gms | German Medical Science

131. Kongress der Deutschen Gesellschaft für Chirurgie

Deutsche Gesellschaft für Chirurgie

25.03. - 28.03.2014, Berlin

External validation of six risk prediction models for patients undergoing elective open or endovascular repair of abdominal aortic aneurysm to predict immediate postoperative outcome

Meeting Abstract

  • Michael Gawenda - Klinikum der Universität zu Köln, Klinik für Gefäßchirurgie, Köln
  • Payman M. Majd - Klinikum der Universität zu Köln, Klinik für Gefäßchirurgie, Köln
  • Andreas Zimmermann - Klinikum der Universität zu Köln, Klinik für Gefäßchirurgie, Köln
  • Jan Brunkwall - Klinikum der Universität zu Köln, Klinik für Gefäßchirurgie, Köln

Deutsche Gesellschaft für Chirurgie. 131. Kongress der Deutschen Gesellschaft für Chirurgie. Berlin, 25.-28.03.2014. Düsseldorf: German Medical Science GMS Publishing House; 2014. Doc14dgch427

doi: 10.3205/14dgch427, urn:nbn:de:0183-14dgch4277

Published: March 21, 2014

© 2014 Gawenda et al.
This is an Open Access article distributed under the terms of the Creative Commons Attribution License ( You are free: to Share – to copy, distribute and transmit the work, provided the original author and source are credited.



Introduction: New risk prediction models have been developed taking into account the special circumstances for endovascular aneurysm repair (EVAR). The aim of this study is to determine whether these newly developed risk prediction models as well as older risk prediction models can be used to calculate 30-day mortality after elective open or endovascular abdominal aortic aneurysm repair.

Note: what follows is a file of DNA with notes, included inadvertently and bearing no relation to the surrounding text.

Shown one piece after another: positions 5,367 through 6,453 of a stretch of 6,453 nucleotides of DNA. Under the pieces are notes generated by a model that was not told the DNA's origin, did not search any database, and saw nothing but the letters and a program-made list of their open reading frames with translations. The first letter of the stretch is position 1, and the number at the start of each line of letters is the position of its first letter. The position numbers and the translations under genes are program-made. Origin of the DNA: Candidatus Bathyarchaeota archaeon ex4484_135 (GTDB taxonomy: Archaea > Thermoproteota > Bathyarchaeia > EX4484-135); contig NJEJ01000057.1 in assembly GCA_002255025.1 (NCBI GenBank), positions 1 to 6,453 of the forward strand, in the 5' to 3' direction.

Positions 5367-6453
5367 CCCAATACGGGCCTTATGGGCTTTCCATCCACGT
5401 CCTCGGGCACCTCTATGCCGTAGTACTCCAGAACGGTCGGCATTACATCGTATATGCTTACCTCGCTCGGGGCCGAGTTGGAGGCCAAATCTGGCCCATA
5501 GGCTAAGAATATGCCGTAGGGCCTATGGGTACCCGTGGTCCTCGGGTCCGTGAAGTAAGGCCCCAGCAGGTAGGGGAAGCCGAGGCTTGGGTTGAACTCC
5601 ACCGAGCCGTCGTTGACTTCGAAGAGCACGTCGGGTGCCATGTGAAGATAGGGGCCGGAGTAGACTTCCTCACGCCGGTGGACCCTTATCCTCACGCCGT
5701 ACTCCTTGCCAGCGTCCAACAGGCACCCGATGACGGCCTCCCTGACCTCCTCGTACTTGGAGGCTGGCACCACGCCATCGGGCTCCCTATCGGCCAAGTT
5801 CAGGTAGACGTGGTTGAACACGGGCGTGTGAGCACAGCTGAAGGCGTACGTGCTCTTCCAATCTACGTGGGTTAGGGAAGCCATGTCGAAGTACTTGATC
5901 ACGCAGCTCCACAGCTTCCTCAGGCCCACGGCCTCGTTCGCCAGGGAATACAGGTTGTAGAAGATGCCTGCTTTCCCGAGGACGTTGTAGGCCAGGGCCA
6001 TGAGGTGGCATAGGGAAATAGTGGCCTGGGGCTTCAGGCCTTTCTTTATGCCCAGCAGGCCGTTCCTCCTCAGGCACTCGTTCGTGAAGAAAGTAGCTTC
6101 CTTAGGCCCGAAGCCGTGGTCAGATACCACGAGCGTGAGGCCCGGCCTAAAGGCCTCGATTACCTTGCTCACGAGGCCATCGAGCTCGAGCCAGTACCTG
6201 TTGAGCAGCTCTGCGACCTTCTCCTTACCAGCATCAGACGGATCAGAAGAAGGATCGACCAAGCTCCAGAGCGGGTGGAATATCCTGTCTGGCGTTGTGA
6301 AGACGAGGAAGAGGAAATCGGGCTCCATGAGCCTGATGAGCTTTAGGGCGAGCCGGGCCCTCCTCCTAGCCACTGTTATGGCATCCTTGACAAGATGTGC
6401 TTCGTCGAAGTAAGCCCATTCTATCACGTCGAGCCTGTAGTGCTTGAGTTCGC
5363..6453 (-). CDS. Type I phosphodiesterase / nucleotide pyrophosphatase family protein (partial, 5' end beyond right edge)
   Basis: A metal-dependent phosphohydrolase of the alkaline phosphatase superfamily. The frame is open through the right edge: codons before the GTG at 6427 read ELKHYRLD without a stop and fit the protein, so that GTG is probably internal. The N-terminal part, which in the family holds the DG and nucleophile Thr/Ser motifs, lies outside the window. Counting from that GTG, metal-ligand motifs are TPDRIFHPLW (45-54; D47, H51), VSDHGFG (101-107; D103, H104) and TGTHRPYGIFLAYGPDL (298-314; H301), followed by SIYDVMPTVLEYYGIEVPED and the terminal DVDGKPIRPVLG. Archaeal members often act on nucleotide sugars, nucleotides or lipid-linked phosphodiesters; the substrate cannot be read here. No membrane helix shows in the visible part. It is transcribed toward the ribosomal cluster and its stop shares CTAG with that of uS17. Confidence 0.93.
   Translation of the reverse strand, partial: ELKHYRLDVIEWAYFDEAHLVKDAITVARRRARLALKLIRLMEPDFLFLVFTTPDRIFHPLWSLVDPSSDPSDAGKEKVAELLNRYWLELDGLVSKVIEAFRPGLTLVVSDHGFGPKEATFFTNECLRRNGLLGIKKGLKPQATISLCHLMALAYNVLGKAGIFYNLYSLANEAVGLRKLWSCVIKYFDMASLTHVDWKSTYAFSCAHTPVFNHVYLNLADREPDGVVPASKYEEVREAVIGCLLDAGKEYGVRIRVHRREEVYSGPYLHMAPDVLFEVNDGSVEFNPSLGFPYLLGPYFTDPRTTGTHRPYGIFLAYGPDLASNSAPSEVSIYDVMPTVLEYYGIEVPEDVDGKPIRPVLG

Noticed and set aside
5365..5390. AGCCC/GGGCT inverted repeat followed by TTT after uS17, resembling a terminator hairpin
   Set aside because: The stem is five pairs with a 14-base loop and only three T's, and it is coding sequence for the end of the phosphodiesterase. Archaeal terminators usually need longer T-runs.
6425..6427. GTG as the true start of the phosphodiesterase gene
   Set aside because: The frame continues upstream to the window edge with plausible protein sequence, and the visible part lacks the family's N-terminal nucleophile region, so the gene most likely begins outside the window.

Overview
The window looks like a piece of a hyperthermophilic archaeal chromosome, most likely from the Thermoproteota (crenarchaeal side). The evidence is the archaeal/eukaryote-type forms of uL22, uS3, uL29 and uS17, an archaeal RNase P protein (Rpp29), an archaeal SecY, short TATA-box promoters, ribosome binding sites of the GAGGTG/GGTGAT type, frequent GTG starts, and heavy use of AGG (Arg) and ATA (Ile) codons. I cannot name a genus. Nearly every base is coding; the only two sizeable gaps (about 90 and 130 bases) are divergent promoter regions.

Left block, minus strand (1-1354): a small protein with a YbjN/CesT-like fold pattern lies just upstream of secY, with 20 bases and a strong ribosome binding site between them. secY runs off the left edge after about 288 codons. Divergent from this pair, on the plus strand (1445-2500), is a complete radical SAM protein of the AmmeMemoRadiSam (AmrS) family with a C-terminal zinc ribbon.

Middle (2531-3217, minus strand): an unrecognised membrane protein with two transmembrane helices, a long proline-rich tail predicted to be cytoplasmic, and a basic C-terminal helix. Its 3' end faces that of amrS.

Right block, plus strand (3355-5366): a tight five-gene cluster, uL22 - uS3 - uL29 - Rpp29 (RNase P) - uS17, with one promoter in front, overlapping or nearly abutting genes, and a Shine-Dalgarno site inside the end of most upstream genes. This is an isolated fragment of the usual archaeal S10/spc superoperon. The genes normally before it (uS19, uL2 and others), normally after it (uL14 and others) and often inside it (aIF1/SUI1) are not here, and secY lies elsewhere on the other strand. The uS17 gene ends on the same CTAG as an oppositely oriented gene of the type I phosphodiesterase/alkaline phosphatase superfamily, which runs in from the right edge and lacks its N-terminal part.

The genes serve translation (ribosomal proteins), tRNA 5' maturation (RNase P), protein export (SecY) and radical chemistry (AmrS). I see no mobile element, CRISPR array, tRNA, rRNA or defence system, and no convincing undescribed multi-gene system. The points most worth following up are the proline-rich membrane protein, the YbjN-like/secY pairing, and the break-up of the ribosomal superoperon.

Material and methods: Data of 707 patients that underwent elective open or endovascular AAA repair at a university vascular centre, from June 1998 to December 2010 were analysed using a prospective database. Examined scores were the Glasgow Aneurysm Score (GAS), the Revised Cardiac Risk Index (RCRI), the Combined prognostic Index (CPI), the Vascular Study Group of New England Cardiac Risk Index (VSG-CRI), the Medicare-Model and the Australian-Audit Score. 30-day mortality was used as an endpoint. The discriminative ability of all risk prediction models was studied by calculating the area under the curve after plotting the receiver-operator characteristic curves.

Results: Endovascular aneurysm repair (EVAR) was performed in 366 (51.8%) patients and open repair (OR) in 341 (48.2%) patients. The 30-day mortality rate for patients with EVAR was 1.6%, and for patients undergoing OR 1.5% (p=0.853).

The best performing score for patients undergoing OR was the CPI with an AUC of 0.780 (95% CI, 0.64-0.95; S.E. 0.08; P=0.024). The Medicare-Model with an AUC of 0.780 (95% CI, 0.64-0.93; S.E. 0.07; P=0.032), the VSG-CRI 0.773 (95% CI, 0.60-0.95; S.E. 0.09; P=0.061), the GAS 0.771 (95% CI, 0.59-0.95; S.E. 0.09; P=0.038), and the RCRI 0.763 (95% CI, 0.51-1.00; S.E. 0.13; P=0.044) also revealed good discriminative ability. The performance of the Australian-Audit Score was poor with an AUC of 0.671 (95% CI, 0.40-0.94; S.E. 0.14; P=0.188).

For patients undergoing EVAR the best performing score was the Medicare-Model with an AUC of 0.806 (95% CI, 0.55-1.00; S.E. 0.13; P=0.010). Also the GAS 0.741 (95% CI, 0.56-0.93; S.E. 0.09; P=0.043) and the VSG-CRI 0.715 (95% CI, 0.45-0.99; S.E. 0.14; P=0.140) were performing well. All the other Scores had an AUC less than 0.70 indicating poor discriminative ability for predicting postoperative death within 30 days.

Conclusion: The majority of scores are predictive for immediate postoperative outcome after open repair. For patients with EVAR, new scores like the Medicare-Model demonstrated good performance for predicting immediate postoperative outcome. Older scores should only applied with caution in this group of patients showing poor performance in this study.